Every round was special; 10th was extraordinary
You could watch boxing for another 50 years and never see a round as extraordinary as the 10th frame of the now-legendary first fight between Diego Corrales and Jose Luis Castillo.
Before the round had even started, the lightweight unification match on May 7 at Mandalay Bay in Las Vegas was etching a place on the list of all-time great fights.
The 10th round, with two knockdowns and Corrales' stunning comeback, put the fight into the stratosphere of legendary fights.
Corrales and Castillo had already spent nine rounds slugging it out in a violent toe-to-toe collision. Each man was bleeding. Each man had been hurt. Each man was obviously exhausted.
Then came the 10th, the obvious choice for ESPN.com round of the year. It might just be one of the top 10 rounds of all-time.
Thirty seconds in, Castillo landed a tremendous left hook that stopped Corrales dead in his tracks and sent him to the canvas as his mouthpiece flew out. He rolled over on all fours and was in obvious distress, but shakily rose at the count of eight.
Referee Tony Weeks called timeout and replaced the mouthpiece. When the action resumed a few seconds later, Corrales again went down under heavy fire. While struggling to right himself, he pulled out his mouthpiece to aid him in catching his breath, as he said afterward.
It didn't seem like it would matter because the fight appeared to be over. Corrales was in a haze and he barely beat Weeks' count.
To hear Corrales' version, he had Castillo right where he wanted him. "I had all the heart and the desire and the knowledge I was going to win the fight," he said a few days later. "I had to stay in it."
Weeks called timeout again, deducted a point from Corrales for excessively spitting his mouthpiece, and had Corrales trainer Joe Goossen replace it.
Corrales was happy to trade the point for the roughly 30 seconds of recovery time he received while the bit was replaced. Refreshed as he could be at that stage of the fight, Corrales went back on the attack and, as they were trading, he finally hurt Castillo with a left hook.
|Rafael's Rounds of the Year|
|2005||Diego Corrales-Jose Luis Castillo I (10th)|
|2004||Marco Antonio Barrera-Erik Morales III (11th)|
|2003||Acelino "Popo" Freitas-Jorge Barrios (11th)|
|2002||Micky Ward-Arturo Gatti I (9th)|
|2001||Micky Ward-Emanuel Burton (9th)|
|2000||Erik Morales-Marco Antonio Barrera I (5th)|
"Unbelievable ebb and flow," exclaimed Showtime broadcaster Steve Albert.
For the next minute, they threw everything they had at each other, and Corrales somehow found the energy to get off a seven-punch flurry. He connected with several of them, leaving a vulnerable Castillo out on his feet against the ropes with his hands dangling at his side, forcing Weeks to stop the fight and give Corrales one of the most incredible comebacks you will ever see in any sport.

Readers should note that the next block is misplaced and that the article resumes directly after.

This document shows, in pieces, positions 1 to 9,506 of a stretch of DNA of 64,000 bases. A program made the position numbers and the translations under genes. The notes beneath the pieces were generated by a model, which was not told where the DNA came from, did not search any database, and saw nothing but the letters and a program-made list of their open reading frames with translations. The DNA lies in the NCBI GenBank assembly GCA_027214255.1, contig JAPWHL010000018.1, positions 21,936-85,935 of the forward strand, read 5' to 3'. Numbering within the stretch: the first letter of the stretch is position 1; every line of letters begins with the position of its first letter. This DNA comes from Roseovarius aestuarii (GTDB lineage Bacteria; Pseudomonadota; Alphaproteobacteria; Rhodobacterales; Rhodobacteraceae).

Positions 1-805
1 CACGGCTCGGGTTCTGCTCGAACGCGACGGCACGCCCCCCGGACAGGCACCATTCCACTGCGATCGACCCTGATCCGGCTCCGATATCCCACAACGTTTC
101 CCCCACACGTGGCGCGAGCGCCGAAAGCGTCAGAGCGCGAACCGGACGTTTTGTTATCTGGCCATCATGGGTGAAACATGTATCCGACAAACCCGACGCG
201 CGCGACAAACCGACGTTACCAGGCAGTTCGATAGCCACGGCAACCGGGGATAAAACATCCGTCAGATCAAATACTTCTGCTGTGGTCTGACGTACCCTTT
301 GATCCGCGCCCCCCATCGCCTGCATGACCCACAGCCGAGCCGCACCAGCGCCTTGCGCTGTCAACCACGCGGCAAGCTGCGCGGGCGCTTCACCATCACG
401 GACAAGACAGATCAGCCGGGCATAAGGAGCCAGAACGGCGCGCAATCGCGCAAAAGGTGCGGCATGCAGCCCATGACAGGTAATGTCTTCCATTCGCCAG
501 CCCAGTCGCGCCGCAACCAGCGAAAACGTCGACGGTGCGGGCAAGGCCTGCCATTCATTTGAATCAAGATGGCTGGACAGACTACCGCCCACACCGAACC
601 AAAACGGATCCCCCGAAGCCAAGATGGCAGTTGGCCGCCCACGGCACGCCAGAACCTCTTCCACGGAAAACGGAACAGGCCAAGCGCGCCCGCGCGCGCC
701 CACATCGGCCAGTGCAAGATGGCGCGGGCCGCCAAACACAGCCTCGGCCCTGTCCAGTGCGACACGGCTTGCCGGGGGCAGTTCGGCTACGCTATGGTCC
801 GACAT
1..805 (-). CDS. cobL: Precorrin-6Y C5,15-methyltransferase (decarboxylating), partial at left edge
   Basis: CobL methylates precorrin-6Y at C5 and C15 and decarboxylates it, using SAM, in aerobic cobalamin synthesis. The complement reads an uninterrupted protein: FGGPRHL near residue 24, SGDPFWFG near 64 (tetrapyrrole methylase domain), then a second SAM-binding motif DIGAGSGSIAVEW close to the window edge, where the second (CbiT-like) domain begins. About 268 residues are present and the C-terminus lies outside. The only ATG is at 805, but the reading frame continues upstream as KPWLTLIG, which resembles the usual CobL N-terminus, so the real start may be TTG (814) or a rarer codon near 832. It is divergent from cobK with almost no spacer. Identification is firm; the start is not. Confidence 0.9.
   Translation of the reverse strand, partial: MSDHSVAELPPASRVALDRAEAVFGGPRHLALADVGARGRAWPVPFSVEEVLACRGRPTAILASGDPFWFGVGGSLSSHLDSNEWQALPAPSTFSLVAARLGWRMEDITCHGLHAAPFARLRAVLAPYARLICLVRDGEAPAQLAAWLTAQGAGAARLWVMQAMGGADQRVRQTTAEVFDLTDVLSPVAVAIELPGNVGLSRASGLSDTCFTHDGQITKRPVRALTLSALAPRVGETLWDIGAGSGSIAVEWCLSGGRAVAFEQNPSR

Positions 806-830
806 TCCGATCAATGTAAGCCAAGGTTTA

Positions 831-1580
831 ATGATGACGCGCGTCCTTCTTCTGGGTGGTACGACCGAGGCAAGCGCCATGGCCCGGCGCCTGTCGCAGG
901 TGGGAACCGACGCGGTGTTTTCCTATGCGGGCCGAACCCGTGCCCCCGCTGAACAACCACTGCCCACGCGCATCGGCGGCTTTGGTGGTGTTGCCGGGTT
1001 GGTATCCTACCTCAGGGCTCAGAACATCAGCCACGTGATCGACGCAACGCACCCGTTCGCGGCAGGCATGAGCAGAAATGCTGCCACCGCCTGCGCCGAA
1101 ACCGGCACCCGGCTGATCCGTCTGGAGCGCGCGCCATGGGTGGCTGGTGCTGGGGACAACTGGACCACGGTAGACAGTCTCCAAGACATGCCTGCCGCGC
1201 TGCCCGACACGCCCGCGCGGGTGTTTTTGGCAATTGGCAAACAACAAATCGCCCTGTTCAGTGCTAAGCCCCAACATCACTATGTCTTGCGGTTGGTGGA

"The fight is over! Corrales with a remarkable, dramatic turnaround to win this fight," Albert bellowed. "Unbelievable!"
|Corrales-Castillo I (8th)|
The reality is that virtually any round from the fight is a candidate for round of the year. The 10th is obviously the winner because of Corrales' amazing comeback, but for sheer action it's hard to top this one.
Corrales and Castillo had already spent seven rounds tearing into each other, so you figured fatigue would eventually become an issue, but it never did. In fact, they seemed to turn it up a notch in the eighth. Corrales, his left eye nothing more than a slit because of such massive swelling, came out with a sense of urgency. Castillo, too, was bleeding from a cut over his left eye.
No matter. They simply met in the center of the ring, winging punches at a breakneck pace.
With each punch, the crowd went nuts, and with 75 seconds to go, Showtime's Albert couldn't believe what he was seeing: "The action just never lets up!" Corrales and Castillo rocked each other with left hands in the final minute, one blow even sending Corrales' mouthpiece flying out, a mere portent of things to come.
|Miguel Cotto-Ricardo Torres (2nd)|
Both men had already been rocked in the first round of this junior welterweight title bout, and Torres had been down. It only served as an appetizer for this blazing round.
For the first 95 seconds, it was all Torres. He had his back to the ropes when he surprised Cotto with a big left hand that badly hurt him. He knew it and tried to capitalize, bludgeoning Cotto with an assortment of clubbing shots. Cotto was staggering around the ring in cartoonish fashion and finally went down for the first time in his pro or amateur career under a hail of power shots.